The inclusion and exclusion criteria: patients that were recruited for the study were those who underwent operation of the hip joint and without any other comorbidity. Patients with the operation but have another comorbidity such as diabetes, peripheral neuropathy, renal issues, and patients with post-surgery thrombophlebitis were excluded from the study.
3.2.1. Sampling Technique
A purposive sampling technique was used to recruit subjects for this study. The number of patients used for the study was calculated by the following formula (16):
where Ζα∕2 represents the critical value of the normal distribution at α∕2. (i.e., for a confidence level of 95%, α is 0.05, and the critical value is 1,96), Ζ1–β represents the critical value of the typical distribution at 1-β (i.e., for a power of 80%, β is 0.2, and the critical value is 0.84), µ1 and µ2 are means from 2 independent groups = Δ. δ is the effect size, which is the standardized difference and equal to the absolute difference (Δ) divided by the standard deviation (σ). Thus, n (size per group) = 25 for a group (16). However, 28 subjects were recruited per group with respect to attrition; thus, 56 individuals were considered.
3.2.2. Consent From the Patient
A copy of the consent form was provided for each subject. For those that did not understand the English language, the content of the consent was interpreted into the Yoruba language for a better understanding. Each subject then signed the form before the commencement of the study.
3.3. Research Design
The instruments used in this study were as follows:
i) A TENS unit (MH6000 Combo, MH6100 EMS, MH6200 TENS) manufactured by Medihightec Medical Co., LTD, Taiwan. A small handheld battery-powered device was used to generate low-voltage electrical impulses to excite the sensory nerves.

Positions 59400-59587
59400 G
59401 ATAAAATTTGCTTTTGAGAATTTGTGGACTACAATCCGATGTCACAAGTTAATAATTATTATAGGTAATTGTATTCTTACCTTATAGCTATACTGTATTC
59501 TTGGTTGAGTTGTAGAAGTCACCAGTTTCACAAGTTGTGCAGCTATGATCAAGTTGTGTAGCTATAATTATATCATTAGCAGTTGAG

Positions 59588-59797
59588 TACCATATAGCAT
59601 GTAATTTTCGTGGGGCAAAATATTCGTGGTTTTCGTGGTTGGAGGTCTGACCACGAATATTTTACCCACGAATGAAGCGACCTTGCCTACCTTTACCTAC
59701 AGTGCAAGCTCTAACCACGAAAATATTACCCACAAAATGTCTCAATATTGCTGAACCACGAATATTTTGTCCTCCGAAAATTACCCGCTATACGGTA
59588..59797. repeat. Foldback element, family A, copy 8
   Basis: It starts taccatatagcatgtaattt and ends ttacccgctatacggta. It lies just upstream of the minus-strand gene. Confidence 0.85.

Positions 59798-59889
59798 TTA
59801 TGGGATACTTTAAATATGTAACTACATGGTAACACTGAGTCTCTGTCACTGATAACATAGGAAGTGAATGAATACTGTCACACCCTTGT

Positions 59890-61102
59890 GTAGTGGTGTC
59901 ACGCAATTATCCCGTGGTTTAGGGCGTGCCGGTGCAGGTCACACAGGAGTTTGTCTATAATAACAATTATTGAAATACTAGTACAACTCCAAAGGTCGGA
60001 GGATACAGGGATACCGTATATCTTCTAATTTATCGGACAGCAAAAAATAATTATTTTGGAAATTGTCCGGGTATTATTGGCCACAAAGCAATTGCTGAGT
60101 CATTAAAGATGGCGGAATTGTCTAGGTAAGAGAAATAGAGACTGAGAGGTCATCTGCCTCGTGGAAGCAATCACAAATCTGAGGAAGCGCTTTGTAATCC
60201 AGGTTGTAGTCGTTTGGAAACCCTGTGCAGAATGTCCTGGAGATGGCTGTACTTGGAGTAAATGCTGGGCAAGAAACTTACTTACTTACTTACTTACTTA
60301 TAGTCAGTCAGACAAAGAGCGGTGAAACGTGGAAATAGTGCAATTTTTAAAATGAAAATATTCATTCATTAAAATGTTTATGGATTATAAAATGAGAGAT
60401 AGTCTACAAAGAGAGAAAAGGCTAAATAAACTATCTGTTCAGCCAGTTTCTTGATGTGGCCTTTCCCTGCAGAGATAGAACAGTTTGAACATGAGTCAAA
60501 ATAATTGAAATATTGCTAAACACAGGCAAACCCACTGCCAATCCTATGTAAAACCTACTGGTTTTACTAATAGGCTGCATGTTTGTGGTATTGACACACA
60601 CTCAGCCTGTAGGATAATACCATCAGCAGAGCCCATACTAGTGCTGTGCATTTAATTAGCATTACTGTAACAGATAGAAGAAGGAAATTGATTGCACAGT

ii) Pre-gelled, self-adhesive electrodes (a square-shaped 40 by 40 MM produced by Civarc Ltd, Lagos) that transmitted the impulses to the area of the body.
iii) Cotton wool and methylated spirit for skin toileting of the area of skin the electrode was placed.
iv) Visual Analog Scale (VAS): A long flat plastic that consists of 100 mm scale that marked from 0 in the left, representing no feeling of pain, and finished by 100 mm in the right, standing for excruciating pain. It is used to assess pain intensity. Values that are more than 70 mm mean very severe pain, where value 45 - 54 means moderate pain, 35 - 45 represents mild pain and no pain is represented by 0 to 5. The VAS was validated with VRS by Williamson and Hoggart (17) who concluded that VRS provides a useful alternative to the VAS scores in the assessment of chronic pain. Bijur et al. (18) found a significant correlation between the VAS and the Numerical Rating Scale (r = 0.94, 95% CI = 0.93 to 0.95). They also found that the slope of the regression line was 1.01 (95% CI = 0.97 to 1.06), indicating a strong level of agreement between the two tools. The VAS was used to measure the present pain intensity.